Medicaid and Service Use Among Homeless Adults
AbstractExpansions of Medicaid eligibility intend to improve access to care, and to shift care from emergency rooms and inpatient hospital care to more appropriate sites. We examine the effect of Medicaid recipiency on the level and site of medical service utilization using data from 1985 and 1987 surveys of New York City homeless single men and women. Simple regressions of Medicaid on the use of health services among homeless adults indicate that Medicaid significantly increases the likelihood that these individuals receive services, especially emergency and inpatient hospital services. We test this result in further analyses that control for health status, use instrumental variables procedures, and examine differences between a similar population in 1985 and 1987. These analyses suggest that Medicaid neither increases nor diminishes access to emergency rooms. We find some evidence that suggests that Medicaid does improve access to non-hospital medical care.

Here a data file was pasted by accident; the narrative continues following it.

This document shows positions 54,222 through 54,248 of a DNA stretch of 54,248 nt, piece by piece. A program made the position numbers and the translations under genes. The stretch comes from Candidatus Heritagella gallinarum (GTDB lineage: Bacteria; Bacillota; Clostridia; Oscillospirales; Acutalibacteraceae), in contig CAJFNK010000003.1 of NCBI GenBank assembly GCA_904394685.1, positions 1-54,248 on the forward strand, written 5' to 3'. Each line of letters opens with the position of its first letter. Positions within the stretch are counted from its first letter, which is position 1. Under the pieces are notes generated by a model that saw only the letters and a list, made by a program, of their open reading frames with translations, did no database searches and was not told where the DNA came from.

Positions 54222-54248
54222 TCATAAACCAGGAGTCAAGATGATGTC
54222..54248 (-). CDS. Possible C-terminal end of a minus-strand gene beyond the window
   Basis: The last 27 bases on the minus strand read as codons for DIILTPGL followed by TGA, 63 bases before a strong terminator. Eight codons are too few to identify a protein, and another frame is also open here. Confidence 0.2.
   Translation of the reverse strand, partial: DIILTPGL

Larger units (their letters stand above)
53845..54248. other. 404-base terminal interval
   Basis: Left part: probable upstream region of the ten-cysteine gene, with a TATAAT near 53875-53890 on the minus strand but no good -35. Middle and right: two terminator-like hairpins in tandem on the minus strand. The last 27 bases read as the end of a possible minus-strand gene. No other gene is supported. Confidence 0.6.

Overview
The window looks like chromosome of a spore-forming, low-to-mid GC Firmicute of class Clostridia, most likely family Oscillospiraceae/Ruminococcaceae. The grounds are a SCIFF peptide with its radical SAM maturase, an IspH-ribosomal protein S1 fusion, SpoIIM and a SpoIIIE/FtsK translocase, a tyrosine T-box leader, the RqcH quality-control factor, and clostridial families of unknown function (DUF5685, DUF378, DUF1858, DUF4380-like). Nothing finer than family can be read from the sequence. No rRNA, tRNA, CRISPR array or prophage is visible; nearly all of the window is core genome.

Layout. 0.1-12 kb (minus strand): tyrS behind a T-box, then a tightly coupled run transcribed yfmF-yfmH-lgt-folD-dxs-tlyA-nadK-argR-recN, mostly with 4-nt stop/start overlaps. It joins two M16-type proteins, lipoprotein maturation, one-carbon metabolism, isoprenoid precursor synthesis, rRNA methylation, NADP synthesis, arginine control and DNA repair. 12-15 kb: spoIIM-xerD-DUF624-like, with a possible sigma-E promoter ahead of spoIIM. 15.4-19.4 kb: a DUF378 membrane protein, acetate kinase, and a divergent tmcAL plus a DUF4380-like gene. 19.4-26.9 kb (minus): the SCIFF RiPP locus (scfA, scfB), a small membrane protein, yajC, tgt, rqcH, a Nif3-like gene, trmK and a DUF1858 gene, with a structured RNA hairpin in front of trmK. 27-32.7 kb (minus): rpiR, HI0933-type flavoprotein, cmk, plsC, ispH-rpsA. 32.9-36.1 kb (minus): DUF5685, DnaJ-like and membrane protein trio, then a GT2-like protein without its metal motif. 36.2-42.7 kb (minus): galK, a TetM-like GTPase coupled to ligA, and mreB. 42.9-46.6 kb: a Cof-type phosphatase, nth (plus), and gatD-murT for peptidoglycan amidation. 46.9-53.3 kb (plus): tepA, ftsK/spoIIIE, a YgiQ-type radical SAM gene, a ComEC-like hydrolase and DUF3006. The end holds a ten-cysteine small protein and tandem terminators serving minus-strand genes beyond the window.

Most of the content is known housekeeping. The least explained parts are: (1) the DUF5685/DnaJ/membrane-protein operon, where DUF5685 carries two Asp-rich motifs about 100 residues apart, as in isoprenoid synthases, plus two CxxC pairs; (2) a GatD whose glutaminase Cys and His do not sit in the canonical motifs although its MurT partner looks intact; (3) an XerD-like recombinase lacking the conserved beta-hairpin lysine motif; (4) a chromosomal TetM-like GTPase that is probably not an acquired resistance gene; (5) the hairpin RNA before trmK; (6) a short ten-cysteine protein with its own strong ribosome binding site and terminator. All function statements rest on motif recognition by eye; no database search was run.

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Bibliographic InfoPaper provided by National Bureau of Economic Research, Inc in its series NBER Working Papers with number 5834.
Date of creation: Nov 1996
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Find related papers by JEL classification:
- I11 - Health, Education, and Welfare - - Health - - - Analysis of Health Care Markets
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